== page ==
Fusion research on the global stage
25–27 March 2010: The World Premier International Advanced Institute for Materials Research (WPI-AIMR) held its third WPI-AIMR Annual Workshop in Sendai, Japan.
The WPI-AIMR Annual Workshop is a key date in the yearly calendar of the World Premier International Research Center - Advanced Institute for Materials Research (WPI-AIMR) when the members of the center join together with other notable researchers from around the globe to discuss the latest developments in materials science, exchange information and ideas, and look towards the future.
The 2010 Annual Workshop — the third in the series — was held from March 25 in the city of Sendai in Japan’s northerly Miyagi prefecture — the base of the WPI-AIMR. The 2010 meeting was attended by more than 220 researchers from 17 countries, including many senior and internationally renowned materials scientists from Asia, Oceania, Europe and North America, who braved the unseasonably low temperatures to engage in three days of wide-ranging discussion and debate.
In his welcoming address, WPI-AIMR Director Yoshinori Yamamoto encouraged all participants to attend as many different sessions as possible over the duration of the workshop. He also pointed out that the guiding principle of the WPI-AIMR is ‘fusion research’, and that the organization of the lecture program into several parallel sessions dealing with a mixture of topics including bulk metallic glasses, nanophysics, nanochembio and devices & systems was a conscious effort by the organizers to reflect the center’s mission and encourage cross-disciplinary thinking.
The wide variety of parallel sessions were designed to supplement a program of 18 plenary talks given by leading international materials science researchers, including WPI-AIMR members based at institutions outside Japan. In addition, the poster session held on the afternoon of Friday March 26 drew close to 80 poster presentations on a wide variety of topics that were the subject of vigorous debate among the participants.
The workshop also witnessed the presentation of the 2010 Acta Materialia Gold Medal to Akihisa Inoue, president of Tohoku University and an International Advisory Board member at the WPI-AIMR. First awarded in 1974, the prize is given annually by Acta Materialia Inc. to honor a researcher who has made a contribution of particular merit to materials science. Inoue is only the third Japanese researcher to receive the award, and the second from Tohoku University. The award, which was made in recognition of Inoue’s pioneering work on bulk metallic glasses and outstanding achievements and leadership in materials science, was presented by Ted B. Massalski (Carnegie Mellon University), the Executive Secretary of Acta Materialia, at a ceremony in the Sendai International Center.
One of the focal points of the workshop was a special Nobel Laureate Lecture in which Georg Bednorz, who was awarded the 1987 Nobel Prize for Physics for his work on high-temperature superconductivity, gave a wide-ranging talk on the topic of ‘Exploring the Nanotechnology Landscape’, drawing on his work at the IBM Zurich Research Laboratory. Speaking to AIMResearch, Bednorz, a member of the WPI-AIMR International Advisory Committee, praised the work of the center: “Last year I attended the [WPI-AIMR] workshop and I found the activities here to be quite amazing,” he said, particularly noting that the work of the center encompasses “quite a broad spectrum of activities.” Bednorz also described the fusion research approach as being “very important” and praised the WPI-AIMR policy of giving young researchers a free hand in directing their research. “I think it’s important that young people take the initiative … they get financial support and take over a common project. I think this is important,” he said.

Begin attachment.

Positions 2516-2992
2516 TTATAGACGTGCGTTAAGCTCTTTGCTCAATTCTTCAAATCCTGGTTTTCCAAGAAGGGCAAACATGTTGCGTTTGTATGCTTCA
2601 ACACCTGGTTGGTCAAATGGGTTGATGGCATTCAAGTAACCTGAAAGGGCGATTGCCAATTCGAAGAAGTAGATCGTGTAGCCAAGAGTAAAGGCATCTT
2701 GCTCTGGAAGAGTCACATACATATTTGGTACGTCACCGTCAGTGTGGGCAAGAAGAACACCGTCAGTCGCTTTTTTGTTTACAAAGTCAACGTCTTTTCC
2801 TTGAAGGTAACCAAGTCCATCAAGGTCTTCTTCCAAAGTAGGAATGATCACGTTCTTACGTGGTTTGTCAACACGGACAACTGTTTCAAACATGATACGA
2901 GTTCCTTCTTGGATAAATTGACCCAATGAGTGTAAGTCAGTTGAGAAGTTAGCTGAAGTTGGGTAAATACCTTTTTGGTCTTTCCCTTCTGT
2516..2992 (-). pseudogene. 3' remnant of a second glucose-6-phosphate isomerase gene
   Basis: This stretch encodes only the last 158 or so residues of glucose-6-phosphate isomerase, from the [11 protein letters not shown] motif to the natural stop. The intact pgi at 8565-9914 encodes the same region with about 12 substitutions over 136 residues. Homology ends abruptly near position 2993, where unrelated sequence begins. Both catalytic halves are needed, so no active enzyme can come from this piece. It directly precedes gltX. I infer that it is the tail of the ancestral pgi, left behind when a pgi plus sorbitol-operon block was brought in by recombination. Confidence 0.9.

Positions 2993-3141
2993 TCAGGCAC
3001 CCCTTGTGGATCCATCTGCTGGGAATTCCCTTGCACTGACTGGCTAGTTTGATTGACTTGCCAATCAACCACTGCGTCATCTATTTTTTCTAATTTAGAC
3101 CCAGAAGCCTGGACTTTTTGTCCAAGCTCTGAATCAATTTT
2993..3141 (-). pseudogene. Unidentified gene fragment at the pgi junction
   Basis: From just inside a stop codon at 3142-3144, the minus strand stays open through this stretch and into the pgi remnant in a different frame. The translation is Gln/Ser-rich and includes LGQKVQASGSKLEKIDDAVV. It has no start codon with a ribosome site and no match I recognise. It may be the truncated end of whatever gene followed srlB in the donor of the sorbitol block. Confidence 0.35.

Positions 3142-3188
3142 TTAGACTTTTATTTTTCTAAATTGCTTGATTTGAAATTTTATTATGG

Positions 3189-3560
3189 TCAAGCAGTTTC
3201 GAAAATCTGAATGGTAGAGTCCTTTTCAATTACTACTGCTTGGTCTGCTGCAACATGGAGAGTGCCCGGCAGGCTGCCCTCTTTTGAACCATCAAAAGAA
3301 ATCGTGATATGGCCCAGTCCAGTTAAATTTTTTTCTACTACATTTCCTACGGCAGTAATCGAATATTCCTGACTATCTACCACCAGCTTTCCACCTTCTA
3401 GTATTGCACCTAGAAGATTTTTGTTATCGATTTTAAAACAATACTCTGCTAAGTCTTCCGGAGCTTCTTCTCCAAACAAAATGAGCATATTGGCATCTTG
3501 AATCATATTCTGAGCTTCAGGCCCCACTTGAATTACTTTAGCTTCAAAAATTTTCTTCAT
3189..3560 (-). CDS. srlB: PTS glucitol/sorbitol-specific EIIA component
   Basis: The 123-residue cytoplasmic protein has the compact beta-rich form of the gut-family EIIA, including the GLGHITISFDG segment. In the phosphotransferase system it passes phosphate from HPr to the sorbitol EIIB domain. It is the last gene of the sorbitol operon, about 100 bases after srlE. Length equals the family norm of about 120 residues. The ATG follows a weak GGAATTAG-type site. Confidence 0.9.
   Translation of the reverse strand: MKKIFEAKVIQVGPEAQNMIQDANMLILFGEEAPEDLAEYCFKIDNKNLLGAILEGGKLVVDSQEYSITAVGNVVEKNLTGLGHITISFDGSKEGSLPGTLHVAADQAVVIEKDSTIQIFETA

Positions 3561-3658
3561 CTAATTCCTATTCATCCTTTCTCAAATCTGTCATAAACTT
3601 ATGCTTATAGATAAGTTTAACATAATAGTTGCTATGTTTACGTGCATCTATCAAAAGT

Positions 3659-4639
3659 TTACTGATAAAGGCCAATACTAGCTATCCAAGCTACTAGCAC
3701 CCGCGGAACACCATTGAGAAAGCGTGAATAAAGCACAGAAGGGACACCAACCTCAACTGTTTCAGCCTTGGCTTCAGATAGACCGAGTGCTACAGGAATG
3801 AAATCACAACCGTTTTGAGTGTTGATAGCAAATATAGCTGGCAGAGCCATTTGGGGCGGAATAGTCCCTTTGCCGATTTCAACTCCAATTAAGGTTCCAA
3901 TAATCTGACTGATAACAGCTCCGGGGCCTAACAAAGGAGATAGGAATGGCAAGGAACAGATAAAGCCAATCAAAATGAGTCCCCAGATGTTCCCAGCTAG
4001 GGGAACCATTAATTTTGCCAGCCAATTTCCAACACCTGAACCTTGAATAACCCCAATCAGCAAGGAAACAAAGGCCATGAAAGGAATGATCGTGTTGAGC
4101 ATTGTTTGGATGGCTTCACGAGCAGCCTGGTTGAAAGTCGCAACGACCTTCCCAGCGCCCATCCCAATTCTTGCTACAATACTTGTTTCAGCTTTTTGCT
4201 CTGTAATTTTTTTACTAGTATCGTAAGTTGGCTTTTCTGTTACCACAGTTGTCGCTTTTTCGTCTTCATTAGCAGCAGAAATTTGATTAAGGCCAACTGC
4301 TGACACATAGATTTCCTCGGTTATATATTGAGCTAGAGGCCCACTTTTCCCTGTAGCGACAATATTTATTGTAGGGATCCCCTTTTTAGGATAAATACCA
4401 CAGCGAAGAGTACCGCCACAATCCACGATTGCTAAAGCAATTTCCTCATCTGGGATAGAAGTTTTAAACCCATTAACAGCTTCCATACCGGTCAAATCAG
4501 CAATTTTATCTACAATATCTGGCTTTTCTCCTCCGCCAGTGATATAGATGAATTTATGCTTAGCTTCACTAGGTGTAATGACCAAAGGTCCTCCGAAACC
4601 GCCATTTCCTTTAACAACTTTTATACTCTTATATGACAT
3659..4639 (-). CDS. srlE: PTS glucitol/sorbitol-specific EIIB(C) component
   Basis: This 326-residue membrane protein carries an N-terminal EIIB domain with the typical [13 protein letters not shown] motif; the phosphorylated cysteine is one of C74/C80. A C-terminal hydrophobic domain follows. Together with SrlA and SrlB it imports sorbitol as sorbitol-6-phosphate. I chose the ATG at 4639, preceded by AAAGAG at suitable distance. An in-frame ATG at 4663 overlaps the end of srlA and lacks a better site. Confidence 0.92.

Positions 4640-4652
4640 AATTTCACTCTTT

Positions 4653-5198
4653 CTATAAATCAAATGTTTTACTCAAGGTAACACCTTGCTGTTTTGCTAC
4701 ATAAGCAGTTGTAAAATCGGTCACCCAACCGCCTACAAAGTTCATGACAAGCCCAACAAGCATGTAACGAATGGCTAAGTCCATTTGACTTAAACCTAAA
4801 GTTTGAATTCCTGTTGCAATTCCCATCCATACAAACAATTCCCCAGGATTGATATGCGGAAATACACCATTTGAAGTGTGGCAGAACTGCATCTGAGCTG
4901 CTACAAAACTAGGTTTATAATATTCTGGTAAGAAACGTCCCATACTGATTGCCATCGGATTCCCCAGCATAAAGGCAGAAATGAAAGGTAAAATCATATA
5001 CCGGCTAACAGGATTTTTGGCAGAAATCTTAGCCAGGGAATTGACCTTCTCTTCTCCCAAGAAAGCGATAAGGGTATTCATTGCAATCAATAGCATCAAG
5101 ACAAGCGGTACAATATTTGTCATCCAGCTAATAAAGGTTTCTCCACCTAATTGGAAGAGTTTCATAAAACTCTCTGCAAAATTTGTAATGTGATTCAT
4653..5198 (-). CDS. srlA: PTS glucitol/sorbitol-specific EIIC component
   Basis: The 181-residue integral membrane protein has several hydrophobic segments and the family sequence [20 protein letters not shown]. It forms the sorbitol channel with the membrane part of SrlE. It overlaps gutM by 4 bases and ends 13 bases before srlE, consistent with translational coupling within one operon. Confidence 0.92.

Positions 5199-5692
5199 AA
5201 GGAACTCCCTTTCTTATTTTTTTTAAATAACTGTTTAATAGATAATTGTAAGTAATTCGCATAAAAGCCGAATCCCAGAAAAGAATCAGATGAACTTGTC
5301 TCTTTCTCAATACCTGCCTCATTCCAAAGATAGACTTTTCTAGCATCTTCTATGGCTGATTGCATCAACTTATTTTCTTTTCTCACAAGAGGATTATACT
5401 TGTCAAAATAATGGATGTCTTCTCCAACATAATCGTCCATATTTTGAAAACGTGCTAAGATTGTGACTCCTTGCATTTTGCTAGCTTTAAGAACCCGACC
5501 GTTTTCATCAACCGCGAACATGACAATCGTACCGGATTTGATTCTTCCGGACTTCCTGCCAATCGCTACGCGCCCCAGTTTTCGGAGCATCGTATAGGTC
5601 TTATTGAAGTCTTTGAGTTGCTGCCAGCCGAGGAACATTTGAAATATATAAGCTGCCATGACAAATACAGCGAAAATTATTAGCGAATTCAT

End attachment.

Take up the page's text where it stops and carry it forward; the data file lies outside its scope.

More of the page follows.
Yamamoto also spoke to AIMResearch about the importance of fusion research, and confirmed his commitment to keep it at the heart of the scientific activities of the center. “The WPI-AIMR is now in its third year, and we feel that we have finally established the right organizational and research structure that will allow us to go forward,” he said. “We have already made a number of interesting discoveries and now we can accelerate the pace of delivery. The concept of fusion research will be critical in realizing this goal.”
Himself a longstanding proponent of increased participation of overseas researchers in Japanese institutions, Yamamoto commented favorably on the international diversity of the workshop. This is reflected in the makeup of the WPI-AIMR personnel, in which one-third of the academic staff and almost two-thirds of the research associates are non-Japanese, a fact that Yamamoto identified as being one of the key strengths of the center. This success is a result of a conscious and sustained policy of proactively recruiting talented young researchers from overseas to work alongside Japanese counterparts, he noted. “We are now in the happy position of actually getting unsolicited enquiries from young foreign scientists asking us about research opportunities at the WPI-AIMR,” commented Yamamoto. “We expect that in the near future, young people from all over the world will come to see the WPI-AIMR as a natural choice for advancing their research career in materials science.”
The very high level of science on display at the 2010 WPI-AIMR Annual Workshop and the obvious enthusiasm of the many young international participants would seem to suggest that this ambition may well be realized sooner rather than later.